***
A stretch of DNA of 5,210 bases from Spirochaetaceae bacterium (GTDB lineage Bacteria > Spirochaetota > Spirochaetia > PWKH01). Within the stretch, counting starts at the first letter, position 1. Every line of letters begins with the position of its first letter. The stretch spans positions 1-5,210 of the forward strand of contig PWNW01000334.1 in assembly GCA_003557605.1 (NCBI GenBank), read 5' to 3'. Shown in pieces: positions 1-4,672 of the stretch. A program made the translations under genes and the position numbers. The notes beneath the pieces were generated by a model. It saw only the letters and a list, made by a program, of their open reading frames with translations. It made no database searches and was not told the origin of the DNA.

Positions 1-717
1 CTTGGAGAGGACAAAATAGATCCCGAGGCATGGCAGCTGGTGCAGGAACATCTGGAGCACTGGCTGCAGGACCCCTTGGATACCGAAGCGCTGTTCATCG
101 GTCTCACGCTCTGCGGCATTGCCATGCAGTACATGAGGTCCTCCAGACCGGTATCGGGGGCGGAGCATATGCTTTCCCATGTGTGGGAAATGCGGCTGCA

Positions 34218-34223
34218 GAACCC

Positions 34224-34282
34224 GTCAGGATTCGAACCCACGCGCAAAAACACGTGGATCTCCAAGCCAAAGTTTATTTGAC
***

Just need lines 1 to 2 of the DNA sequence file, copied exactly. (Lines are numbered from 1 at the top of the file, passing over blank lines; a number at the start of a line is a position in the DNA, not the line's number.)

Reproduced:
A stretch of DNA of 5,210 bases from Spirochaetaceae bacterium (GTDB lineage Bacteria > Spirochaetota > Spirochaetia > PWKH01). Within the stretch, counting starts at the first letter, position 1. Every line of letters begins with the position of its first letter. The stretch spans positions 1-5,210 of the forward strand of contig PWNW01000334.1 in assembly GCA_003557605.1 (NCBI GenBank), read 5' to 3'. Shown in pieces: positions 1-4,672 of the stretch. A program made the translations under genes and the position numbers. The notes beneath the pieces were generated by a model. It saw only the letters and a list, made by a program, of their open reading frames with translations. It made no database searches and was not told the origin of the DNA.

Positions 1-717